In Omnicare, Inc. v. Laborers District Council Construction Industry Pension Fund, 575 U. S. ____ (2015), the Supreme Court clarified issuer liability under §11 of the Securities Act. Section 11 provides that issuers are liable for registration statements that contain “an untrue statement of a material fact or omit to state a material fact required . . . to make the statements therein not misleading.” While the Court’s opinion applies in the context of publicly registered offerings, there are some important take-home messages for private placements too. Click through for three top considerations for issuers in light of Omnicare.

1. The focus is less on the factual truth of an issuer’s opinion and more about the content, sincerity and basis of the opinion.

The Court held that an issuer is not liable under §11 merely because a sincerely-held opinion turns out to be factually wrong. Now, this shouldn’t be news, but it actually is! And it’s very good news. The issuer, Omnicare, opined that it was in compliance with federal and state laws. Citing lawsuits filed by the federal government against Omnicare, the plaintiffs asserted that this opinion was materially false. The Court held this was not enough to subject the issuer to liability. What mattered to the Court was not whether the opinion was objectively true, but whether the opinion was honestly held. Every opinion given includes the inherently factual content that that the opinion is honestly held but the remaining content of an opinion is, in the Court’s opinion, just that: nonfactual. Moreover, if an opinion statement contains embedded facts, then an issuer can be liable if those embedded facts are untrue and material. After noting that the plaintiffs failed to allege either of these cases, the Court turned to a discussion of potential liability related to factual statements and omissions supporting the opinion provided.

The Court remanded Omnicare with instructions to determine whether the issuer misstated or omitted material facts about the basis of its opinion. The Court concluded that “if a registration statement omits material facts about the issuer’s inquiry into or knowledge concerning a statement of opinion, and if those facts conflict with what a reasonable investor would take from the statement itself, then §11’s omissions clause creates liability.” According to the Court, if an issuer says “we believe our conduct is lawful” reasonable investors will likely expect that “such an assertion rest[s] on some meaningful legal inquiry . . . .” On remand, the plaintiff will have the burden to identify some set of facts that demonstrates that “Omnicare lacked the basis for making [its legal compliance opinion] that a reasonable investor would expect.”

2. Future litigation is likely to be about the extent and sufficiency of the issuer’s basis for its opinions.

In light of the Omnicare decision, it seems that §11’s omissions clause will be doing the heavy lifting for the government and plaintiffs going forward when it comes to statements of opinion because opinions have been given such broad protection. The Court points out that a reasonable investor is right to expect “not just that the issuer believes [its opinions] (however irrationally), but that [those opinions] fairly [align] with the information in the issuer’s possession at the time.” It is unclear how a plaintiff could prove an issuer does not sincerely (however irrationally) hold its opinions absent a smoking gun email to the effect of, “we’re telling investors we believe [X] and we know [X] is not true.” In Omnicare, the plaintiffs failed to allege that the issuer did not sincerely hold its opinion. Although future plaintiffs may not make this mistake, it seems like it would be much easier for these plaintiffs to find material errors in facts that underlie the issuer’s basis for its opinions. A misstatements or omissions inquiry regarding facts supporting an opinion, at the very least, does not require delving into the murky depths of an issuer’s state of mind.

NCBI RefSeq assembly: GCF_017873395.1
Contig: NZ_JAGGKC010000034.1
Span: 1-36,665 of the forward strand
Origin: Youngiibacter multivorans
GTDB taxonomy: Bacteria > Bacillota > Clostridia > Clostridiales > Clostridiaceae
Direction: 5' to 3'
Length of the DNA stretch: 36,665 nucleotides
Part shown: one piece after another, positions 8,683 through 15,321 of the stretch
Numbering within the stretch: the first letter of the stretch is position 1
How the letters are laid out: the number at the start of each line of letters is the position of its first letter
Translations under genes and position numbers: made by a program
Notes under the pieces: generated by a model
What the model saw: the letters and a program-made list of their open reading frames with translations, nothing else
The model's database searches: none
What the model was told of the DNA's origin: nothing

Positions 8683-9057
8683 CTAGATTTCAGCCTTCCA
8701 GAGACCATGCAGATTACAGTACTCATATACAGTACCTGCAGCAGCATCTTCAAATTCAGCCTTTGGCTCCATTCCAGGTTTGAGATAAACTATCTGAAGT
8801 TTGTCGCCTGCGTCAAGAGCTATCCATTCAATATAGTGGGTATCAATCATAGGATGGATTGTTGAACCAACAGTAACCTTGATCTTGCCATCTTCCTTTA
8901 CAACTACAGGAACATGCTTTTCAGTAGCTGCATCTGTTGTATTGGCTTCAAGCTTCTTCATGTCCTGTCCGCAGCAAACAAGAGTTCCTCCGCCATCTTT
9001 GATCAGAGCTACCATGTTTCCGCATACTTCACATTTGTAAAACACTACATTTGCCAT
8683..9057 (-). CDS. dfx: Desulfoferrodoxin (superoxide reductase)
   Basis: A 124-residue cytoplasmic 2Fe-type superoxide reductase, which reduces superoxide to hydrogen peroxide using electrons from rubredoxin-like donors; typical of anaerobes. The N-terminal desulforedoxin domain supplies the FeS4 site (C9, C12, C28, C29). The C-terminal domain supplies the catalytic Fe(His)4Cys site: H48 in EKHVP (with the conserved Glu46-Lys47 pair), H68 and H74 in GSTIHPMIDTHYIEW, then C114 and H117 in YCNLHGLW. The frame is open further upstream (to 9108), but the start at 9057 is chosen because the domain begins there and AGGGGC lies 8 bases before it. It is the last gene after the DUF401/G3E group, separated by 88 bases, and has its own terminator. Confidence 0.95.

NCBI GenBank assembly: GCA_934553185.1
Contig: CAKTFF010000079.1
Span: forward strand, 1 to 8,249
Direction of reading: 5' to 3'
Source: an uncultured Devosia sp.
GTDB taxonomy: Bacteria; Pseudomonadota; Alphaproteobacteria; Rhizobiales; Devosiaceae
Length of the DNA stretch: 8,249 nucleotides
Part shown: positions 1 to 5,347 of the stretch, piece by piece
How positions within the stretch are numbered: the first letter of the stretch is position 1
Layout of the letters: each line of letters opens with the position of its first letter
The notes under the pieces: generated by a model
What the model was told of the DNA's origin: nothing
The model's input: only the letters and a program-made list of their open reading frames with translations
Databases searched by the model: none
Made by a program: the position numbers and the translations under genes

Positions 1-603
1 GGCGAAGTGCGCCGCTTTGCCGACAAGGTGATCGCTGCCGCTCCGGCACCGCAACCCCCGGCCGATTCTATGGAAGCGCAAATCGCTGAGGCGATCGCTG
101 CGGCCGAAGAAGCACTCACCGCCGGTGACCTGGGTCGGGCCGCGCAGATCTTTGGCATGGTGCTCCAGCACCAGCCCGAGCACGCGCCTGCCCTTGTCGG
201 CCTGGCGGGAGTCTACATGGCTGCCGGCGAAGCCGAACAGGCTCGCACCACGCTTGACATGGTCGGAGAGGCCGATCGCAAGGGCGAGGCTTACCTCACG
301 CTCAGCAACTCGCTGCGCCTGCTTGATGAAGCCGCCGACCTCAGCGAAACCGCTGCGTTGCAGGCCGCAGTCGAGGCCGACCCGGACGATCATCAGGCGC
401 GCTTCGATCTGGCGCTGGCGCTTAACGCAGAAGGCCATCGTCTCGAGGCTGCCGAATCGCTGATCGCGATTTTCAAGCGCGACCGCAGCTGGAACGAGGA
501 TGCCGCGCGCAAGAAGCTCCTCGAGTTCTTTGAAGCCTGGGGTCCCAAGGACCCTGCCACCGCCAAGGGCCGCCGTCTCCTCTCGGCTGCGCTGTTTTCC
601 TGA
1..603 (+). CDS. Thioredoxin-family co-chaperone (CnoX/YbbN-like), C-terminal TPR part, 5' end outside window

3. Issuers should think about Omnicare’s implications outside of the context of §11.

The reasoning in Omnicare could apply to private as well as public deals. So, all counsel involved in securities matters should be mindful of the decision and mindful of its protections and pitfalls. It is very good that the Court embraced the common sense proposition that opinions aren’t actionable just because they are wrong. It is equally important to take from this opinion the point forcefully made here by the Court that while lawyers are entitled to their opinions, they are not entitled to their facts. While this part of the opinion is hardly startling, it is nonetheless vitally important to remember that incorrect facts can mislead and become the basis of a successful suit. Opinion is fine, disingenuous facts are not. Opinions should be backed by facts and issuers should ensure those facts are right through meaningful inquiry. We always try to do that; this is a good reminder that we always must.

Takeaways from the Omnicare Decision

The lesson is that when giving an opinion, be able to back it up. Although opinions that turn out to be factually wrong are not enough to cause issuer liability, an opinion given without an adequate basis can cause trouble. Being able to show the meaningful inquiry behind an opinion could go a long way toward mitigating potential liability.